COVID-19 restrictions for NSW schools to be tightened for term three

Aug 18, 2020 by

By Natassia Chrysanthos –

Students must stay within their year groups and inter-school activities will be confined to local communities under tightened coronavirus guidelines for NSW schools in term three.

Sports competitions bringing together schools from different parts of Sydney will be called off, while year 12 graduations must take place without parents or be relegated to later in the year.

Sydney Girls High School in Surry Hills was closed on Monday due to COVID-19.

Sydney Girls High School in Surry Hills was closed on Monday due to COVID-19.Credit: Kate Geraghty

The NSW Department of Education will also require any staff member or student with flu-like symptoms to show proof of a negative COVID-19 test before they return to school.

The measures, which all school sectors have agreed to follow from Wednesday, come as three girls’ high schools were closed on Monday due to coronavirus cases among students. Students from Tangara School for Girls in Cherrybrook and Our Lady of Mercy College in Parramatta are learning from home for two weeks, while Sydney Girls High School in Surry Hills will reopen on Tuesday after a student attended while infectious on August 6, 7, 10 and 11.

NSW Chief Health Officer Kerry Chant said the new restrictions aimed to reduce high-risk transmission events based on lessons from recent school cases.

She said basic measures – such as sick children not coming to school, social distancing and hand hygiene – were still crucial.

“We’ve then identified some other activities [that] have posed increased risk, and that’s the basis of the advice we’ve provided,” Dr Chant said.

Students must remain within their year groups to limit mixing during the school day, while school groups are no longer permitted to travel outside their local community or zone for inter-school activities.

There was confusion over how the new guidelines would affect sporting competitions that bring together schools from different parts of the city, such as the Athletic Association of the Great Public Schools, known as the GPS. Its members will meet on Tuesday.

The Associated Schools of NSW competition (CAS) – which involves independent schools such as Barker, Trinity and Waverley College – will not hold any further matches in its winter sports season, sources told the Herald.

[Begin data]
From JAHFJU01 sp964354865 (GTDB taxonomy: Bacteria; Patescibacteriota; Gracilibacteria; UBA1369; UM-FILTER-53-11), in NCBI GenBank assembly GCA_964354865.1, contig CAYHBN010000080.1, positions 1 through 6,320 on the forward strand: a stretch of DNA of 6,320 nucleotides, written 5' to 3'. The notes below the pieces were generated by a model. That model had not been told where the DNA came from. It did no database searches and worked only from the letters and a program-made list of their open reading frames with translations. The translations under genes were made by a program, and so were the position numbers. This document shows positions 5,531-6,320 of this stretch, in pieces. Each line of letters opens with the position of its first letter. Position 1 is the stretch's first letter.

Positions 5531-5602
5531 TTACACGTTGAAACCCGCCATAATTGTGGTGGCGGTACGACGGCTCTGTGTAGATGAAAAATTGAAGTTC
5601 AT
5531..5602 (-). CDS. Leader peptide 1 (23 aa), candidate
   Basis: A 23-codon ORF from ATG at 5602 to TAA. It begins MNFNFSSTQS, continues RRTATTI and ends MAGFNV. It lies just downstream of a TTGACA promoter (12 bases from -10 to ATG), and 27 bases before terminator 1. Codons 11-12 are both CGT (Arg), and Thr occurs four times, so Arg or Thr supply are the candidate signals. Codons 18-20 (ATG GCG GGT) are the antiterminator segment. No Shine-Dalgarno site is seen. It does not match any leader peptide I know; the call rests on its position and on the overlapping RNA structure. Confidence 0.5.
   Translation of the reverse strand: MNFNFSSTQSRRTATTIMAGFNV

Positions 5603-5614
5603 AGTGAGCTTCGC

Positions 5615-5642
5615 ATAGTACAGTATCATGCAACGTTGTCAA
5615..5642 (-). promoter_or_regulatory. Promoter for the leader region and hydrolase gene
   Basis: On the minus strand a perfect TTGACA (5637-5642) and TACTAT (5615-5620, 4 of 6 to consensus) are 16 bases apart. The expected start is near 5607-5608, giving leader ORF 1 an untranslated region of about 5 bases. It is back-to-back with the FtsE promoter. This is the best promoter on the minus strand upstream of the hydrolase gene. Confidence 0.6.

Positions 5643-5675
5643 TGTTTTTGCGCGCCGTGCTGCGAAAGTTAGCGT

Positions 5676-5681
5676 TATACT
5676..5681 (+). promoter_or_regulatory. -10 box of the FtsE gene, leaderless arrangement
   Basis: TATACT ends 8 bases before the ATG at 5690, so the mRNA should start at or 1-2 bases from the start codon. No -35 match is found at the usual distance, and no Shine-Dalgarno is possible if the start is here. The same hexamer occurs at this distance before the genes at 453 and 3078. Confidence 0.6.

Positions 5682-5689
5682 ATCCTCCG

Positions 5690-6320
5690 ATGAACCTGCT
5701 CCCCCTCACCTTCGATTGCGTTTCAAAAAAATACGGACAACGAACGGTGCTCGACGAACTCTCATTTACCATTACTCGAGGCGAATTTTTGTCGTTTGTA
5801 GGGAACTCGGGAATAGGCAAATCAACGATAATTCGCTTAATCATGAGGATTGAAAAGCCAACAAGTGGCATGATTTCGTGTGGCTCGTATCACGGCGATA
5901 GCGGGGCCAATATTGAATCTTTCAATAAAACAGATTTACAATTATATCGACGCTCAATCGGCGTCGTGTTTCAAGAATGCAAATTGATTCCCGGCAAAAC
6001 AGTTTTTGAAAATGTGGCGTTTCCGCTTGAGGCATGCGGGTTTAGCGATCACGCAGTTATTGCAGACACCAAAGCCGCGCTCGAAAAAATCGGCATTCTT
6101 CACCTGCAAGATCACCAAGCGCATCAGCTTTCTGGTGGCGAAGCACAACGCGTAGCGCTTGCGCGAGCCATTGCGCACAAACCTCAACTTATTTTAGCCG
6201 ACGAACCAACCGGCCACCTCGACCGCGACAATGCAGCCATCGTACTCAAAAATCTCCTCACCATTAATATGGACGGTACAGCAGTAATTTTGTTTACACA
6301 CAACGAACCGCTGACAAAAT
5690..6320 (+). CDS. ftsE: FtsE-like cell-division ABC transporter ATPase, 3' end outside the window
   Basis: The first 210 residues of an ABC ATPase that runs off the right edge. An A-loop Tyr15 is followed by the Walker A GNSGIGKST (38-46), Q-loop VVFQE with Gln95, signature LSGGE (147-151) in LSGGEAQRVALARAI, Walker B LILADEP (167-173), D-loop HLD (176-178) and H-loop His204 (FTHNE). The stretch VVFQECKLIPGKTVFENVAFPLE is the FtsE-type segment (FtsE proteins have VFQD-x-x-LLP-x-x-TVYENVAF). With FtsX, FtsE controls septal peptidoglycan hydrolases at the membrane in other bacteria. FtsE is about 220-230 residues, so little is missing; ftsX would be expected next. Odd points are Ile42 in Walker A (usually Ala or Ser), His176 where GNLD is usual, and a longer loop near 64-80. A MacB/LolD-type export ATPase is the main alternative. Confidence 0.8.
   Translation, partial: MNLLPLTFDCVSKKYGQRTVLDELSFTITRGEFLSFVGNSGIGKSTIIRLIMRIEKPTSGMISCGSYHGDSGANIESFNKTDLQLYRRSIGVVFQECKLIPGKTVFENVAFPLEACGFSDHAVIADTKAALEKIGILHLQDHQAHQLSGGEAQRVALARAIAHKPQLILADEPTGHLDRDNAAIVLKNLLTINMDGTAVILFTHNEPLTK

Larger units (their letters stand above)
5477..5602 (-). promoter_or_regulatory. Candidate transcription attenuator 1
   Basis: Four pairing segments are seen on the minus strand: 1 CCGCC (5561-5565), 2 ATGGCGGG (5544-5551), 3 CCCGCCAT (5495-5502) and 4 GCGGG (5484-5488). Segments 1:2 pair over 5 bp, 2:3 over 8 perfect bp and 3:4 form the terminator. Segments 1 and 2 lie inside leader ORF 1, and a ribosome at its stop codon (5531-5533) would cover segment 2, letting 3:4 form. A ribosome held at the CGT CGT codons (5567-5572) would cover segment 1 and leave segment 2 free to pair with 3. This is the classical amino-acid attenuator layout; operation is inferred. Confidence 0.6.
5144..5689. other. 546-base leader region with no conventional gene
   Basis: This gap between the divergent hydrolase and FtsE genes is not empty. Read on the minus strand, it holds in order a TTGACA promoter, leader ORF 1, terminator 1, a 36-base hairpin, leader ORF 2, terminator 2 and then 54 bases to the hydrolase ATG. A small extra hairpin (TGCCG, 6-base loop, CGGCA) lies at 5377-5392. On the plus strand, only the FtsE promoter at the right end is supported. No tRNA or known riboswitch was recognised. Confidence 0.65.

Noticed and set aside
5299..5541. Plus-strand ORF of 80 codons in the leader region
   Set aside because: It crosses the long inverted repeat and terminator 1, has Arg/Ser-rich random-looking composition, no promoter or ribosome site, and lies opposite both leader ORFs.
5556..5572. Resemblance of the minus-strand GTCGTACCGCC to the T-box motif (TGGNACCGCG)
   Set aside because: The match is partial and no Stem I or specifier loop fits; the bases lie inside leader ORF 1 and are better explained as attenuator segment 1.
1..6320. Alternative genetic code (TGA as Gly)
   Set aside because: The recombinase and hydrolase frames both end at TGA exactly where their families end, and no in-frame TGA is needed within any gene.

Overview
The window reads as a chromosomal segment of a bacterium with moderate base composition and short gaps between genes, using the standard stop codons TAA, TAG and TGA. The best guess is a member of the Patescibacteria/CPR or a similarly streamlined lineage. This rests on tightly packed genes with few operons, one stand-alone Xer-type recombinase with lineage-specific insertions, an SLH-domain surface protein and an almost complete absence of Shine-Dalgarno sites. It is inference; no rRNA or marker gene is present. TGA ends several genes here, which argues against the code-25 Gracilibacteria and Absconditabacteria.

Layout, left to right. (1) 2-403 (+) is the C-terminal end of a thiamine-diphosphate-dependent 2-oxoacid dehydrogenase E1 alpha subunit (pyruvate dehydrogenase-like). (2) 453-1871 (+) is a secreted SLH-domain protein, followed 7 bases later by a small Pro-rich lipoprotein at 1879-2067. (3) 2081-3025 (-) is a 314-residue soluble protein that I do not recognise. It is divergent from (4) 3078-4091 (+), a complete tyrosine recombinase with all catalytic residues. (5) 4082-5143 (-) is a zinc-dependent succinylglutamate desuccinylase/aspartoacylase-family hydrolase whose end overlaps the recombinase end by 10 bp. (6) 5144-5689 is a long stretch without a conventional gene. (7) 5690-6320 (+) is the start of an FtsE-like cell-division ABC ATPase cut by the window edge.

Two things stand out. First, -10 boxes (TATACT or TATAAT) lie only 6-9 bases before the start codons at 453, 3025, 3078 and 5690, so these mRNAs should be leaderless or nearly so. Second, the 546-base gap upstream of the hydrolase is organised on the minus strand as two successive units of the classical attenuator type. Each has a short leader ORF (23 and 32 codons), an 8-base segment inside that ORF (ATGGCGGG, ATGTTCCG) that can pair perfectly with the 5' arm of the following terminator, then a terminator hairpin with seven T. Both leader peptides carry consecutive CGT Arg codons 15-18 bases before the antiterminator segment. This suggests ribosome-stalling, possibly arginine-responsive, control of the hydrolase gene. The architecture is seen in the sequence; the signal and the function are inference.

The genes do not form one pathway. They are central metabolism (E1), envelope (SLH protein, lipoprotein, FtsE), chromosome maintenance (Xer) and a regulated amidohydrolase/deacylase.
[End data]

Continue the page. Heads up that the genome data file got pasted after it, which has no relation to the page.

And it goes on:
Australia has recorded 25 COVID-19 related deaths in the last 24 hours – the highest single-day total since the pandemic began.

Dr Chant said the restrictions would help limit “seeding events” across NSW, where people contracted the virus at a sporting event in another area and brought it home.

At sports games held within the same community, students from different schools cannot mix unless participating in an event. Attendance will be limited to 100 people, and parent spectators are not permitted within school grounds or at sports events held during school hours.

Larger events with more than one school, such as round robins and gala days, are not permitted.

Formals, dances and graduations have also been called off this term, with schools told they should not promote or sanction social activities organised by third parties.

They may hold assemblies to recognise year 12 graduation, but these must proceed without parents or be delayed. If in-house graduations go ahead, students should bring their own food or schools should only offer single-portion packaged refreshments with disposable plates and cutlery.

NSW Secondary Principals’ Council president Craig Petersen said some schools were planning to livestream graduation ceremonies for parents to watch from home.

“But it’s still going to come as a blow, particularly for some of our smaller schools in regional areas that might only have 15 kids,” he said.

He said most principals appreciated the need to contain the spread of COVID-19 and would welcome the measures.

Dr Chant said she expected schools across the government, Catholic and independent sectors to embrace the recommendations, even though they are not enforceable.

“[The sectors] have asked for clear guidance and clear strong language,” she said. “We’ve achieved many things by applying good common sense and working co-operatively.”

Chief executive of Catholic Schools NSW Dallas McInerney said his sector would continue to swiftly implement government advice and was grateful for the clarity provided.

Geoff Newcombe, chief executive of the NSW Association of Independent Schools, said the private schools he represented would follow advice, including measures about sports competitions.

With Jordan Baker

Source: Coronavirus NSW: COVID-19 restrictions for NSW schools to be tightened for term three

Print Friendly, PDF & Email

Leave a Reply

Your email address will not be published. Required fields are marked *

This site uses Akismet to reduce spam. Learn how your comment data is processed.